If not for ASCII art, we wouldn’t have ASCII games like Candy box and Dwarf Fortress. And that would be terrible. So the way I look at it, we are greatly indebted to “ARTYPING,” which was invented in the early 20th century and done on typewriters. Some early examples of this forgotten art-form recently turned up on the blog of Lori Emerson, an English professor at the University of Colorado Boulder.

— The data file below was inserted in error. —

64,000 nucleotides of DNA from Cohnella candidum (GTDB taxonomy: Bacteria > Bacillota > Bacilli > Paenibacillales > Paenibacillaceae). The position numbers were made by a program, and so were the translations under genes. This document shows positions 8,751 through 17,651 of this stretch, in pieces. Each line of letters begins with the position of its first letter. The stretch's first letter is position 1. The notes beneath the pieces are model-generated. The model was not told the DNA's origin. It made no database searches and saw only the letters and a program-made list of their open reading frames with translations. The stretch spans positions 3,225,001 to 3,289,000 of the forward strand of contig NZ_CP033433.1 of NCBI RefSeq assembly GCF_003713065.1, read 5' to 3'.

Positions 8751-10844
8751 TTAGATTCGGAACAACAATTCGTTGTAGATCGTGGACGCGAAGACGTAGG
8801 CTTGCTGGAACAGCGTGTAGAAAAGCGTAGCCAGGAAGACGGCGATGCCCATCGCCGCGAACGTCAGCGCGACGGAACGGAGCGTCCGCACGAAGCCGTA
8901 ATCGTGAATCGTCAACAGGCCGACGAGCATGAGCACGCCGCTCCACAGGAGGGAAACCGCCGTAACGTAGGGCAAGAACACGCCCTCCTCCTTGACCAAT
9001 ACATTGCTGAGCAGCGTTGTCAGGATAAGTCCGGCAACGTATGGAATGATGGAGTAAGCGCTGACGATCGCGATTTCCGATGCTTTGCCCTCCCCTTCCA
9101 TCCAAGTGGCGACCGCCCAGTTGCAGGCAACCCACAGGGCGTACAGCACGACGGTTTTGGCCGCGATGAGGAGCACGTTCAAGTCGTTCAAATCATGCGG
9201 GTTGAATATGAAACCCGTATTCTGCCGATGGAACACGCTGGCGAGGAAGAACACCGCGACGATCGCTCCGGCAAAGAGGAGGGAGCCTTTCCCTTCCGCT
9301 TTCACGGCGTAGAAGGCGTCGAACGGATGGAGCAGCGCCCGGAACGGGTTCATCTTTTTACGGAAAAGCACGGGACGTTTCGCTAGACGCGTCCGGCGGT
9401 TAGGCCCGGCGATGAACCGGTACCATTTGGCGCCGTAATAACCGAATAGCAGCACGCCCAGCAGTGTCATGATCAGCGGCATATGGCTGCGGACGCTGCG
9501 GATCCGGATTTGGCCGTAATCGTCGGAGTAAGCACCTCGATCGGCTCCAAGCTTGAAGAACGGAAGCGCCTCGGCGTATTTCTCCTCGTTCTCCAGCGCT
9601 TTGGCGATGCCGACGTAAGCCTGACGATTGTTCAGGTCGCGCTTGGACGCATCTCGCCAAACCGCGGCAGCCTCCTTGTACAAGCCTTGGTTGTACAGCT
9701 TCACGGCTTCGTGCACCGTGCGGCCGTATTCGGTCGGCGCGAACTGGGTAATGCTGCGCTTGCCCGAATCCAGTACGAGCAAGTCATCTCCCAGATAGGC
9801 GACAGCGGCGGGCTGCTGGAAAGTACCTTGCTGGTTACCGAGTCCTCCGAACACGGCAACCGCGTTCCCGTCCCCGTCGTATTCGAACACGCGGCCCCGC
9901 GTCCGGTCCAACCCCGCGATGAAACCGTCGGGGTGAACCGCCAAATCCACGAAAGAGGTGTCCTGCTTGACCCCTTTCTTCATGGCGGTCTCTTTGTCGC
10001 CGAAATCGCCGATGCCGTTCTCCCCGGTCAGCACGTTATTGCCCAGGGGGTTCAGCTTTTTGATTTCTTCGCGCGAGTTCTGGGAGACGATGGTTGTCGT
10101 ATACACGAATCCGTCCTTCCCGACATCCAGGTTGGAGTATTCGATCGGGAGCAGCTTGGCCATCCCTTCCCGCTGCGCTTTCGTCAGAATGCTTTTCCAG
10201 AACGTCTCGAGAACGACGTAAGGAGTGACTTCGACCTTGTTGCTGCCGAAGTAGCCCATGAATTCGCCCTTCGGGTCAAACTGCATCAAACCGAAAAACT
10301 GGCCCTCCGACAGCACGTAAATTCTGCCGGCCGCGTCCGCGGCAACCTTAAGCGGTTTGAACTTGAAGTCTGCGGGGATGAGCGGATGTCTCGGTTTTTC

Along with a portrait of Shirley Temple composed of X’s and semicolons, she also posted some endearingly hokey old-timey excerpts from the book she found it in: ARTYPING (1939), written and drawn by one Julius Nelson, an instructor of Secretarial Science. In it he wrote that “really tremendous possibilities lie ahead to the ambitious, to the talented, and to the patient typist.” If he only knew.